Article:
The study, by a researcher at American University (AU), appears in Justice Quarterly, a publication of the Academy of Criminal Justice Sciences.
“Gun violence remains at the forefront of the public policy debate when it comes to enacting new or strengthening existing gun legislation in the United States,” explains Janice Iwama, assistant professor of justice, law, and criminology at AU, who conducted the study. “Yet the political polarization and relatively limited scholarly research on guns and gun violence make it difficult for policymakers and practitioners to enact and implement legislation that addresses the public health and safety issues associated with gun violence.”
In 2014, Massachusetts passed new requirements related to background checks for firearms sold at gun shows or through private sales and created changes to firearm regulations by adopting new gun licensing procedures; the new law went into effect in January 2015. Research on the effects of gun legislation has yielded mixed findings and the effectiveness of Massachusetts’ law is unclear.
Iwama explored the differential effects of the new legislation on public safety outcomes, including violent crime, in Massachusetts counties from 2006 to 2016. She used data from the Firearms Records Bureau, a statewide agency that maintains a database of issued licenses and records of firearms sales by gun dealers, as well as private transfers of weapons.
The study used models to predict counts of violent crimes, using data from the FBI, and considering variables that represent the percentage of all denied applications, the percentage of denied applications due to unsuitability, and the percentage of denied applications due to statutory disqualification (e.g., criminal history record, mental health record, fugitive status) at the county level.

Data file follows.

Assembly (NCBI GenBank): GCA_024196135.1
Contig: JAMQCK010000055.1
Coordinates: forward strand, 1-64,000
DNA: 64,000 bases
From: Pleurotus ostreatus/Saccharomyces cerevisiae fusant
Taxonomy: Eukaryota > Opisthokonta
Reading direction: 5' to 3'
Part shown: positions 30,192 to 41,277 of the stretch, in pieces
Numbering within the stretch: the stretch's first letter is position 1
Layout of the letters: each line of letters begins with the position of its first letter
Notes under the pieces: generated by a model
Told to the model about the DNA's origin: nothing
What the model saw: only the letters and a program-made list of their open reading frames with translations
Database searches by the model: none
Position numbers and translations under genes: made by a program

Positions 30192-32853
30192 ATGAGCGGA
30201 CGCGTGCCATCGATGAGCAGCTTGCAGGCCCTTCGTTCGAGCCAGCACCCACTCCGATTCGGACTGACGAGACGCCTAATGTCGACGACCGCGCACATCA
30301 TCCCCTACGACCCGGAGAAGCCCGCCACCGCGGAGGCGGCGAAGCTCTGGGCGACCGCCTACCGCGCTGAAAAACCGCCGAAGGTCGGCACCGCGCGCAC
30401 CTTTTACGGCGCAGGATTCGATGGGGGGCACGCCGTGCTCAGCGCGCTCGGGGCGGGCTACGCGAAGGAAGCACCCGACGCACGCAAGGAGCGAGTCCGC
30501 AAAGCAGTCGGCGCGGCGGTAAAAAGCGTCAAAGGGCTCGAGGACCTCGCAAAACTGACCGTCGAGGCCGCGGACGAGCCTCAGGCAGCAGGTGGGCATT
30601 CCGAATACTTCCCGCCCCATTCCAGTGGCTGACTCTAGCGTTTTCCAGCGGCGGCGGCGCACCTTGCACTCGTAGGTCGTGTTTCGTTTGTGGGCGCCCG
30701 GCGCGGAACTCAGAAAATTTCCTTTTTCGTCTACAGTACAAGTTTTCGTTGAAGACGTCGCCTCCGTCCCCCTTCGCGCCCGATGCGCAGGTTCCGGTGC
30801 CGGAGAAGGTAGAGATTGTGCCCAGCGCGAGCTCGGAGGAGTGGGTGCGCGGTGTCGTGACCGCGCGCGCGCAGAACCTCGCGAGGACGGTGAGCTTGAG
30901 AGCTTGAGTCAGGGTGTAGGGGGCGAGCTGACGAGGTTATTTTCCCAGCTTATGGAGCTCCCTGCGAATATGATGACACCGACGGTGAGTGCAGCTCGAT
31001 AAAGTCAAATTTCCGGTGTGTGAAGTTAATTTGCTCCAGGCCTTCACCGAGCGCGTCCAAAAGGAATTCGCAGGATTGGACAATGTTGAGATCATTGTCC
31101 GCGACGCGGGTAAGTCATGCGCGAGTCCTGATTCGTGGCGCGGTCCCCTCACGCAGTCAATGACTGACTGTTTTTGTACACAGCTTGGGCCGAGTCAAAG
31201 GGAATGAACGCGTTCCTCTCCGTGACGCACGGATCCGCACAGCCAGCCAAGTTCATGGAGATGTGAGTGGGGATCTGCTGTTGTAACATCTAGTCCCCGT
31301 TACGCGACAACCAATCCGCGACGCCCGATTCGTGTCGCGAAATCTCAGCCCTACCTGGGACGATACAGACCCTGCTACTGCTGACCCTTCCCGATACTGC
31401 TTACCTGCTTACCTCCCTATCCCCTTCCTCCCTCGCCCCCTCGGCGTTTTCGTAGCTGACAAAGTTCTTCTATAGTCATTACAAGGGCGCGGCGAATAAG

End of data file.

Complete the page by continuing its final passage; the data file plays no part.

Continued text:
Based on the percent of firearms licenses, about 1 to 5 percent of adult residents had a firearms license in Massachusetts counties. But Iwama found no consistent effect of the new legislation on reducing four types of violent crime (murder or nonnegligent manslaughter, aggravated assault, robbery, rape). Her study did find that a one-percent increase in denied firearm licenses and denied firearm licenses following statutory disqualifications increased robberies 7.3 and 8.9 percent, respectively.
While the percentage of denied firearms licenses and firearms license applications had little to no effect on violent crimes, Iwama suggests state lawmakers revisit their legislation to ensure that it is being implemented as intended and address challenges identified. In particular, are these findings the result of a longer-than-expected lag in enforcement following passage of the legislation? Are they due to individuals obtaining firearms in nearby states with looser gun laws? Or is it possible that the 2014 law is being enforced differentially by county?
“It is important for policymakers, practitioners, and researchers to consider the magnitude of effects of their laws and how they may be influenced by different levels of enforcement in the state or by the lack of enforcement in surrounding states,” cautions Iwama.
Among the study’s limitations, Iwama notes that the data collected from the FBI was not complete because of changes in reporting practices. In addition, the percentage of firearms licenses, which she used as a proxy for gun ownership, represents neither a perfect measure of gun owners nor an accurate count of the number of firearms available by county. Finally, the small size of the study’s sample hindered the author’s ability to examine patterns across different counties in the state.
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